Fuzzing of compilers and code analysers has led to a large number of bugs being found and fixed in widely-used frameworks such as LLVM, GCC and Frama-C. Most such fuzzing techniques have taken a blackbox approach, with compilers and code analysers starting to become relatively immune to such fuzzers.
We propose a coverage-directed, mutation-based approach for fuzzing C compilers and code analysers, inspired by the success of this type of greybox fuzzing in other application domains. The main challenge of applying mutation-based fuzzing in this context is that naive mutations are likely to generate programs that do not compile. Such programs are not useful for finding deep bugs that affect optimisation, analysis, and code generation routines.
We have designed a novel greybox fuzzer for C compilers and analysers by developing a new set of mutations to target common C constructs, and transforming fuzzed programs so that they produce meaningful output, allowing differential testing to be used as a test oracle, and paving the way for fuzzer-generated programs to be integrated into compiler and code analyser regression test suites.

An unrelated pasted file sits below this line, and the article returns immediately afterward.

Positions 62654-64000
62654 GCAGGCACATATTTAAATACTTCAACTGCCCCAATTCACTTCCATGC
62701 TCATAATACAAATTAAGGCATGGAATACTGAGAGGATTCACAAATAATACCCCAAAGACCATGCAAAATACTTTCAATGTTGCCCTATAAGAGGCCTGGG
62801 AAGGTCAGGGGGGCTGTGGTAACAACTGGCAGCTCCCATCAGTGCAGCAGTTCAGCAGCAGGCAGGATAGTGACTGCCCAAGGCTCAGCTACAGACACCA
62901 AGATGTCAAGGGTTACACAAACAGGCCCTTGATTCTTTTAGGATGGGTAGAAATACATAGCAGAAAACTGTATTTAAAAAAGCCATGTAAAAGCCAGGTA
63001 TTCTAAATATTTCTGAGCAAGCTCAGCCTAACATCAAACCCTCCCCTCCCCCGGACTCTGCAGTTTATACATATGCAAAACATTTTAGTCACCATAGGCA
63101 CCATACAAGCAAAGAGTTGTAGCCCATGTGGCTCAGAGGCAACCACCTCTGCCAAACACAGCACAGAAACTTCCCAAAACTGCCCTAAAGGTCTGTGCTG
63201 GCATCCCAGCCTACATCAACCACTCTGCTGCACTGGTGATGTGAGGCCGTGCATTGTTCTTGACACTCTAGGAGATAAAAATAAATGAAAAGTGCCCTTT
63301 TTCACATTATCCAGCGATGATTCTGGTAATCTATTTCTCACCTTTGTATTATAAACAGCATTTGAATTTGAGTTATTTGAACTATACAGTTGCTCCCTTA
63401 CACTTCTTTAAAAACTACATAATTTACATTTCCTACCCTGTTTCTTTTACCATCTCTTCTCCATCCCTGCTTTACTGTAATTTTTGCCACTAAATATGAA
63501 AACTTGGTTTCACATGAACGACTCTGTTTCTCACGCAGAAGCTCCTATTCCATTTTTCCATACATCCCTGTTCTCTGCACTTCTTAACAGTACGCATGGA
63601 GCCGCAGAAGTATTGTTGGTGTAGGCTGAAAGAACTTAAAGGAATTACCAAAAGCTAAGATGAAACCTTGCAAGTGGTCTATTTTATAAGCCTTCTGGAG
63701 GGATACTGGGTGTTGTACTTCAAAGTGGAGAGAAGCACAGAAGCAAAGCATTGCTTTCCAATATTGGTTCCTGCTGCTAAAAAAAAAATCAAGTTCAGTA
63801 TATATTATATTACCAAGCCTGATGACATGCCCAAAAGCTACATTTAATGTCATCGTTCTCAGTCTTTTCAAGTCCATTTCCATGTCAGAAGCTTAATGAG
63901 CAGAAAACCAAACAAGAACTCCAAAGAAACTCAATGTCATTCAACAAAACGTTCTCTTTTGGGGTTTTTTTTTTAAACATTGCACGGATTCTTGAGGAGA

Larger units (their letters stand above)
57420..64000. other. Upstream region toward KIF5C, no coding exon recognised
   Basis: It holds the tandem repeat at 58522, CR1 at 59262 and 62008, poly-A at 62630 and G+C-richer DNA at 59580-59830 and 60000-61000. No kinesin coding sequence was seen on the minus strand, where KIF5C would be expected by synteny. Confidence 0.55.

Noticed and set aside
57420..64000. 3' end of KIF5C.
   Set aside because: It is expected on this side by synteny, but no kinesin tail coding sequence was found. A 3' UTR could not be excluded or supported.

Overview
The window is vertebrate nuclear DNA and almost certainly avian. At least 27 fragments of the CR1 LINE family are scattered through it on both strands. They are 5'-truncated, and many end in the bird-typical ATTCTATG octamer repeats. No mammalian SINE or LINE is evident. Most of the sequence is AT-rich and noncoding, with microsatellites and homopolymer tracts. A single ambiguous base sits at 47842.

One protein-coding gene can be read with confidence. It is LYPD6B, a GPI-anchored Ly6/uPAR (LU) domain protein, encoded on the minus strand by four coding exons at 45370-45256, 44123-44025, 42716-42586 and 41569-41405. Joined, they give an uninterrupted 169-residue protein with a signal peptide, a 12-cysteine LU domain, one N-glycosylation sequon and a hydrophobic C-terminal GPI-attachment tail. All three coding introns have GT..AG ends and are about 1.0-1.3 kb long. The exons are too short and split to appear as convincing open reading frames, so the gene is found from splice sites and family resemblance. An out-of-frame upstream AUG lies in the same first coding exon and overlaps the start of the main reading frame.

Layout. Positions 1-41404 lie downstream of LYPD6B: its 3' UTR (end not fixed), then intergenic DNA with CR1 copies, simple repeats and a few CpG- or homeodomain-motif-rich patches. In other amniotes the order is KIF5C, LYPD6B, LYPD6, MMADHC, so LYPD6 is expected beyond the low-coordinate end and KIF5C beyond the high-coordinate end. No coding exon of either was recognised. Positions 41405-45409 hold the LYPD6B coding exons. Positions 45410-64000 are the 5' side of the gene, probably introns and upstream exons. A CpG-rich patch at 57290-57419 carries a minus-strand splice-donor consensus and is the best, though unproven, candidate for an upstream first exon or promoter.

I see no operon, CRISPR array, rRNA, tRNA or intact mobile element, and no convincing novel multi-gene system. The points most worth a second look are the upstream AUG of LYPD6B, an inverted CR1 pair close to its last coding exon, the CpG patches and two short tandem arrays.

We have implemented our approach in GrayC, a new opensource LibFuzzer-based tool, and present experiments showing that it provides more coverage on the middle- and back-end stages of compilers and analysers compared to other mutation-based approaches, including Clang-Fuzzer, PolyGlot, and a technique similar to LangFuzz.
We have used GrayC to identify 30 confirmed compiler and code analyser bugs: 25 previously unknown bugs (with 22 of them already fixed in response to our reports) and 5 confirmed bugs reported independently shortly before we found them. A further 3 bug reports are under investigation. Apart from the results above, we have contributed 24 simplified versions of coverage-enhancing test cases produced by GrayC to the Clang/LLVM test suite, targeting 78 previously uncovered functions in the LLVM codebase.